Writing Programs Announces Fall Faculty Readings

Olivia DrakeSeptember 22, 20099min

Wesleyan Writing Programs begin Sept. 23 with a faculty readings and multiple guest speakers.

Lisa Cohen, assistant professor of English; Deb Olin Unferth, assistant professor of English and Elizabeth Willis, the Shapiro-Silverberg Associate Professor of Creative Writing, will read from their work at 8 p.m. Sept. 23 in the Russell House.

Cohen’s poetry and nonfiction have appeared in numerous journals, including Ploughshares, Lit, Barrow Street, GLQ, Fashion Theory, Bookforum, The Boston Review, and Voice Literary Supplement. She is currently completing a group biography of three early 20th century figures—the fashion professional Madge Garland, the fan and collector Mercedes de Acosta, and the eccentric scholar Esther Murphy.

Unferth is the author of a collection of stories, Minor Robberies, and a novel, Vacation, both published by McSweeney’s. Her work has appeared in Harper’s, 3rd Bed, Fence, and other publications. She has received a Pushcart Prize, a Creative Capital Grant from the Warhol Foundation, and in 2009 the Cabell First Novelist Award.

Willis is the author of four books of poetry, Second Law, The Human Abstract, Turneresque, and Meteoric Flowers. Her work has been selected for the National Poetry Series and her awards include the Boston Review Prize, an award from the Howard Foundation, a Walter N. Thayer Fellowship for the Arts, and a grant from the California Arts Council. As a critic, she has written on 19th- and 20th- century poetry, and she has edited a collection of essays titled Radical Vernacular: Lorine Niedecker and the Politics of Place.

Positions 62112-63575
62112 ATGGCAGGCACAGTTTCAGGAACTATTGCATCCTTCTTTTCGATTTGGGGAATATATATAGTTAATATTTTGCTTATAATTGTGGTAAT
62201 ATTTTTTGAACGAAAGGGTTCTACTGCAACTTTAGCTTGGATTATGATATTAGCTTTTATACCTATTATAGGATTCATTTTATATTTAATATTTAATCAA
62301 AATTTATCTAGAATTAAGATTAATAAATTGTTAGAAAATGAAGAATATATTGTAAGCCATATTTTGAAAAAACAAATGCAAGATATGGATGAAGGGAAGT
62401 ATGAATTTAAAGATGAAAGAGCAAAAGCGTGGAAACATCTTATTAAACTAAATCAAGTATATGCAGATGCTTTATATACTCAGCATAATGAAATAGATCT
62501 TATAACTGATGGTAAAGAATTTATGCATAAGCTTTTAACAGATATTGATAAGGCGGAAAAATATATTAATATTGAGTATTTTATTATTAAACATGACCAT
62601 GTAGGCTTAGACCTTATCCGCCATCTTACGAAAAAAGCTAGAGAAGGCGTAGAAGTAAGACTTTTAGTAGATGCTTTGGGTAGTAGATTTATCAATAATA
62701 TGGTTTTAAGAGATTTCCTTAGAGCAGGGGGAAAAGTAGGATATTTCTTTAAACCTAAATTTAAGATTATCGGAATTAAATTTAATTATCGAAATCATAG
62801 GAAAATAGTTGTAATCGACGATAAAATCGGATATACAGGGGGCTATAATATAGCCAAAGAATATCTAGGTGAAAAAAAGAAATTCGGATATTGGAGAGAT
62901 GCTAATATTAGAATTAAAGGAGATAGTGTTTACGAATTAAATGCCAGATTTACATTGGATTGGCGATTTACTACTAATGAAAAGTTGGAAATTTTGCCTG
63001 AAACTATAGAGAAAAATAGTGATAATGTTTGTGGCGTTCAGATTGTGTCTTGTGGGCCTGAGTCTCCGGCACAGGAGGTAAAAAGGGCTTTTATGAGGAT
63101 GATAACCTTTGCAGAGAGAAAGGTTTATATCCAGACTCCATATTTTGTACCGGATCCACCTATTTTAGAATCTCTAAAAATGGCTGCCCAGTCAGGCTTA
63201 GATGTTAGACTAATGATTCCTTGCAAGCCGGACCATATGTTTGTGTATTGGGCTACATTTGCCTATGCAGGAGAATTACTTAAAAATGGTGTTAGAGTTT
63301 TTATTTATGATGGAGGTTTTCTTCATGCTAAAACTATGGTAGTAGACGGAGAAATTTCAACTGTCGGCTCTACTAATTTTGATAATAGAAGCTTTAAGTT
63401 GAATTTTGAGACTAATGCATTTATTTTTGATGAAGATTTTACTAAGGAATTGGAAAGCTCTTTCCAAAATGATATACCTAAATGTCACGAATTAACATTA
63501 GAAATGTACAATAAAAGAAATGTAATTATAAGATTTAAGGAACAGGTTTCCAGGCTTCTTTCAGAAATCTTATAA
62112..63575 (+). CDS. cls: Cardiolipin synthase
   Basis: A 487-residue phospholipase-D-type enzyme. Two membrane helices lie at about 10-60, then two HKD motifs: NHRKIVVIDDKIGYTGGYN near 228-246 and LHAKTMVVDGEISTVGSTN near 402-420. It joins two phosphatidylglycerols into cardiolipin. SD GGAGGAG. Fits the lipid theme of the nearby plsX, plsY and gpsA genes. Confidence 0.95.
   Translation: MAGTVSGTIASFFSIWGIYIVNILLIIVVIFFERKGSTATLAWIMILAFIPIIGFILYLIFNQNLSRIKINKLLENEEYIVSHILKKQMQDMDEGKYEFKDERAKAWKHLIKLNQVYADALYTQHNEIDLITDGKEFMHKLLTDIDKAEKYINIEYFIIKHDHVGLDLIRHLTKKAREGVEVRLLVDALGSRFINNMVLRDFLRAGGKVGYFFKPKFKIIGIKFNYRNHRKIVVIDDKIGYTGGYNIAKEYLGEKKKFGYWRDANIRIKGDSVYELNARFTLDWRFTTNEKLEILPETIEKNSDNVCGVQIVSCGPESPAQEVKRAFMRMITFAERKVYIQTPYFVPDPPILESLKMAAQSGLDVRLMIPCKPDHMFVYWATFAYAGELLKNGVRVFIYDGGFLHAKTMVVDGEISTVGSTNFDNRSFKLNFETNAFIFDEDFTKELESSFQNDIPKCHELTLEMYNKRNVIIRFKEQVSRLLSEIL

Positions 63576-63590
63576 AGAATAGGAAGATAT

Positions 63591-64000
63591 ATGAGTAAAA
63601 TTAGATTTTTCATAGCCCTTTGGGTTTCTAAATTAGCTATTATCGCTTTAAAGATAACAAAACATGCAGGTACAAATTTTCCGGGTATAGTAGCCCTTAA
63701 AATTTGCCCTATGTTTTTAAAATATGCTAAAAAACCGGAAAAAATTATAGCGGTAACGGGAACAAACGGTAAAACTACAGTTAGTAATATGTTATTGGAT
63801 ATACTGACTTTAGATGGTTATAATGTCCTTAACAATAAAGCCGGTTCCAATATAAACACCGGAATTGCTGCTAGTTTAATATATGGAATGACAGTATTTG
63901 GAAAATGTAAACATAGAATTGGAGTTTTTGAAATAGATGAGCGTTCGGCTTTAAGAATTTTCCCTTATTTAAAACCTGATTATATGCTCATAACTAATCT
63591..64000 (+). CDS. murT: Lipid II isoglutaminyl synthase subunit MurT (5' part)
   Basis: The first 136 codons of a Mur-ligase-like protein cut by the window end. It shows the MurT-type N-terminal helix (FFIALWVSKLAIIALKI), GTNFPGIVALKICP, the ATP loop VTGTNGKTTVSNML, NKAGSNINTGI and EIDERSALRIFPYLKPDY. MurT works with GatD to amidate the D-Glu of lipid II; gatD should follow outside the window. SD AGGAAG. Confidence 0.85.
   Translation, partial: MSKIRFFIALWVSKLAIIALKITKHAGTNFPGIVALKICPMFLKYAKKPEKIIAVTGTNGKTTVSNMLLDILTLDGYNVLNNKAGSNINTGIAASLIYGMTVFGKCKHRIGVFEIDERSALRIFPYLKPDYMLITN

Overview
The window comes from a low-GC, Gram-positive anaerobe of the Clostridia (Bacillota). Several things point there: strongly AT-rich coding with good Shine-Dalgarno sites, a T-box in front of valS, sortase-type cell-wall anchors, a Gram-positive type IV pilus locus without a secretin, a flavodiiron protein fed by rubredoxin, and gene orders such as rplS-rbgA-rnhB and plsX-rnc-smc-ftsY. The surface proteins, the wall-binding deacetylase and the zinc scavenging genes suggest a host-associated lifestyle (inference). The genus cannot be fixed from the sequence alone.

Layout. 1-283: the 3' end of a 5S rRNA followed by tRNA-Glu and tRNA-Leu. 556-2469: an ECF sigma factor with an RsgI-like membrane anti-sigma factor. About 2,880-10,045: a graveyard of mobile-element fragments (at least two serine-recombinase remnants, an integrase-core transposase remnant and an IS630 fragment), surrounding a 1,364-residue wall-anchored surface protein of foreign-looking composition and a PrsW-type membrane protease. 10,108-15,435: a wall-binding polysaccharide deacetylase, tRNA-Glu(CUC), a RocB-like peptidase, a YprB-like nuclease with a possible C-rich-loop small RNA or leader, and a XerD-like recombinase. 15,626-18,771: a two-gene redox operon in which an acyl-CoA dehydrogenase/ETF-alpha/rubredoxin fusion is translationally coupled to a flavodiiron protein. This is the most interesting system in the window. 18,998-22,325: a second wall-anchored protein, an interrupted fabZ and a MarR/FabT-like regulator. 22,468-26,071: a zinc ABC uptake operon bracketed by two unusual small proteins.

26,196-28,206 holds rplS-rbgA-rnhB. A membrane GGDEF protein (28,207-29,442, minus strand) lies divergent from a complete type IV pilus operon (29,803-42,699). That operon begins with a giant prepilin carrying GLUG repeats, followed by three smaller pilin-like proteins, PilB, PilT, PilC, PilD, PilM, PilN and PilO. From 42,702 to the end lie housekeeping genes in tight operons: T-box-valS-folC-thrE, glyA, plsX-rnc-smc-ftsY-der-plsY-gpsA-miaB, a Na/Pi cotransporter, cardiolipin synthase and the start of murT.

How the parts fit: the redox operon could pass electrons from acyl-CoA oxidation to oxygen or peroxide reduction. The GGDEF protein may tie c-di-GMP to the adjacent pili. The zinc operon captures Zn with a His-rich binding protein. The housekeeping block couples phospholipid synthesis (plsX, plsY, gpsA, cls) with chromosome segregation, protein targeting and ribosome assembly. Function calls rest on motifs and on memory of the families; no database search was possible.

Guest speakers include:

Ethan Bronner ’76 will speak at 8 p.m. Oct. 7 in Memorial Chapel. Bronner is currently the Jerusalem bureau chief of The New York Times. He has also held positions as foreign editor, education editor, and editorial page editor at the Times, where he wrote a number of the paper’s editorials about the Israeli-Palestinian conflict. As editor he worked on a series of articles about Al Qaeda that were awarded a Pulitzer Prize for explanatory journalism. Previously at the Boston Globe he served as Supreme Court and legal affairs correspondent. He is the author of Battle for Justice: How the Bork Nomination Shook America, chosen by The New York Public Library as one of the best 25 books of the year.

Bernadette Mayer will speak at 8 p.m. Oct. 14 in Russell House. The event is organized by Elizabeth Willis. Mayer’s poetry has been praised by John Ashbery as “magnificent.” Brenda Coultas calls her a master of “devastating wit.” Mayer is the author of more than two dozen volumes of poetry, including Midwinter Day, Sonnets, The Desires of Mothers to Please Others in Letters, and Poetry State Forest. A former director of the Poetry Project at St. Mark’s Church in the Bowery and co-editor of the conceptual magazine 0 to 9 with Vito Acconci, Mayer has been a key figure on the New York poetry scene for decades.

John Brandon will speak at 8 p.m. Oct. 21 in Russell House. The event is organized by Deb Olin Unferth. Brandon is one of the nation’s most distinguished new fiction writers. His debut novel Arkansas has been widely praised. The San Francisco Chronicle describes it as “picaresque, sly, bitterly funny.” The novel “hooks us at once with its blithe, cunning insight.” Brandon received his MFA from Washington University.